Will work some more on this later. Will also add Winsor McCay article.
I replied to this before but for some unknown reason my comment never appeared. Anyway, I totally agree about Winsor McCay--I'm a huge fan. Looking forward to the article. I'm sure you could find out about whether it's public domain by a Google search. --LMS
Thanks for everyone's additions! LMS: yea Nemo is amazing. I love it, so maybe someone else needs to change some of the wording in the article to make it more neutral!
Added bit about Nemo reaching slumberland. I could probably wirte more about the later development of the strip, including the reasons McCay changed papers ("In Slumberland" seems to have been striped of its colour pallette a few months before it's move), but i first need to finish the giant volume im reading ATM. It contains all the Nemo strips from the begining up till 1914 - it's amazing (a bargin at £20 too!)!! - Asa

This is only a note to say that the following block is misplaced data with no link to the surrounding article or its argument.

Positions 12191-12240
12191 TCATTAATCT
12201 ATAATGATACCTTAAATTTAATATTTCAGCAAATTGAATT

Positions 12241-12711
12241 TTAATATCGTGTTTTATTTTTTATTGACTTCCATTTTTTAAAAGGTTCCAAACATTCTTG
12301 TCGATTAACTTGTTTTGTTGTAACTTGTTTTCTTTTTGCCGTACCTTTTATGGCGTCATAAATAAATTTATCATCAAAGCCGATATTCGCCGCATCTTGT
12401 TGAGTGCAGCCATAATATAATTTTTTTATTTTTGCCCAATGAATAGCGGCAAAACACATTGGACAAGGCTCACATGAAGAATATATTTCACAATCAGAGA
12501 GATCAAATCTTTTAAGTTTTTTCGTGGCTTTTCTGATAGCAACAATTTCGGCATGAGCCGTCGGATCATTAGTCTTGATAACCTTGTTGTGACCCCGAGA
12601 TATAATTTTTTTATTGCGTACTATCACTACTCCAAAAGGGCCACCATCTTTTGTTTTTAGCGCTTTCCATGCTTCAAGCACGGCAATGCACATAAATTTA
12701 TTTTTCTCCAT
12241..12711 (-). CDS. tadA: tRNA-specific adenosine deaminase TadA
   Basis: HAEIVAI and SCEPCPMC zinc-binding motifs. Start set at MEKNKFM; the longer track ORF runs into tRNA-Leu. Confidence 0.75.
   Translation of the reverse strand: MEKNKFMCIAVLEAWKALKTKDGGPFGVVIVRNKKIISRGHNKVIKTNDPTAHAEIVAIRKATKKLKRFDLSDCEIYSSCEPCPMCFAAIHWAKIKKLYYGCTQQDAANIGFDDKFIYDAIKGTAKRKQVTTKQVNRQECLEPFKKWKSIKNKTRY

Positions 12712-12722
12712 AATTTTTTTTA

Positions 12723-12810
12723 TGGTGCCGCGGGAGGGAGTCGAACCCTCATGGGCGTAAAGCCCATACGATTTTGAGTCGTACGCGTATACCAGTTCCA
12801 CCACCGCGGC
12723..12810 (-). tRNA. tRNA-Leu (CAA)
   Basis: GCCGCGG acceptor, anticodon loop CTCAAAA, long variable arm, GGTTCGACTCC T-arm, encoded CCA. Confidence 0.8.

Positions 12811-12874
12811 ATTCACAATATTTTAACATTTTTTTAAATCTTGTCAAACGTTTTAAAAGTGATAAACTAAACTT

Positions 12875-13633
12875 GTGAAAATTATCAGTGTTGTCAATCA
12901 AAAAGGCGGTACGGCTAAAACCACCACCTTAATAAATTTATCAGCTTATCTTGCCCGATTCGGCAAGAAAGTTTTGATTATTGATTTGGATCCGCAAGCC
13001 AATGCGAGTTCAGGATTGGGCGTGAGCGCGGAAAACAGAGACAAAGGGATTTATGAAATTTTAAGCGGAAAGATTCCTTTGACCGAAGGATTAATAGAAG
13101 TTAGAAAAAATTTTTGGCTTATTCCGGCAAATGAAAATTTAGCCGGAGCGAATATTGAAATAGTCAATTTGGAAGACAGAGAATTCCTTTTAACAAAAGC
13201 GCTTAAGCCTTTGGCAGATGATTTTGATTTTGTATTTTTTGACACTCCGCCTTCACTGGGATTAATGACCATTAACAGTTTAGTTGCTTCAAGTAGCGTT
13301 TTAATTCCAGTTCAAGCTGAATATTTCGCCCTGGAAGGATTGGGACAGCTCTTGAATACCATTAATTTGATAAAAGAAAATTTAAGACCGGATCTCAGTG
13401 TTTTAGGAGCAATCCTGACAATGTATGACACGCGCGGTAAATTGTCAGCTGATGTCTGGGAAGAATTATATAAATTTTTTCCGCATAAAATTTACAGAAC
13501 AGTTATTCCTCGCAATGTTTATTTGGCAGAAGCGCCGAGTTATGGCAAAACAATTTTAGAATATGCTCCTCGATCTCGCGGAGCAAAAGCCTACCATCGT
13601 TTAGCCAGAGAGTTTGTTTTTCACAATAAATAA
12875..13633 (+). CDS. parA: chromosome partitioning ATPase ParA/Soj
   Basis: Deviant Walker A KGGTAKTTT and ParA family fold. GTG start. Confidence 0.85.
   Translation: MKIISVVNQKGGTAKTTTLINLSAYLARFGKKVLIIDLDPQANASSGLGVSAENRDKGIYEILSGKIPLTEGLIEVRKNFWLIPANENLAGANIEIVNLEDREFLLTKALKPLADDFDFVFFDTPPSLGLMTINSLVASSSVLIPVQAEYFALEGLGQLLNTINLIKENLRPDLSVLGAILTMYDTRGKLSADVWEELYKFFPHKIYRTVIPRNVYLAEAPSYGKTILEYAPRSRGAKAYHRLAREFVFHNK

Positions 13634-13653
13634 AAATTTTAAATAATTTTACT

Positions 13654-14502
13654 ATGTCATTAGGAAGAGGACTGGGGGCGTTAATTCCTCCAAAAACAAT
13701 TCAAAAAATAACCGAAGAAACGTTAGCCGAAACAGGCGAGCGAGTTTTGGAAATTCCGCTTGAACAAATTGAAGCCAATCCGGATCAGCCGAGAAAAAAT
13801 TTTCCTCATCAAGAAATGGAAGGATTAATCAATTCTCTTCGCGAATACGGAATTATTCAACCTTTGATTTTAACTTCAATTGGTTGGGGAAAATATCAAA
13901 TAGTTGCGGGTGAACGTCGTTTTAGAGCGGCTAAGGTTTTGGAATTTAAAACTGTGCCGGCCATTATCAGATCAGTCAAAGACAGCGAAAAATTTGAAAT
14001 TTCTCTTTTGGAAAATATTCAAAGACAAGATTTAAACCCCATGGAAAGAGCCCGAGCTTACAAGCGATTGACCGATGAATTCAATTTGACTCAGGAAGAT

Nowadays, for a work to be PD on the Internet, it may have to be PD in all WIPO member states that participate in the Distribution of a work, that is, all countries in which a device routes the packets that transmit the work. I'm not a lawyer, but that's how I interpret the WIPO Copyright Treaty.
It's PD in the USA (under the Sonny Bono law whose cutoff date is 1923) but still under copyright in the European Union, where copyright term extensions tend to restore copyright to public domain works. Given that the last surviving author died in 1934, the strips fall into PD at the end of 1934 + 70 = 2004. --Damian Yerrick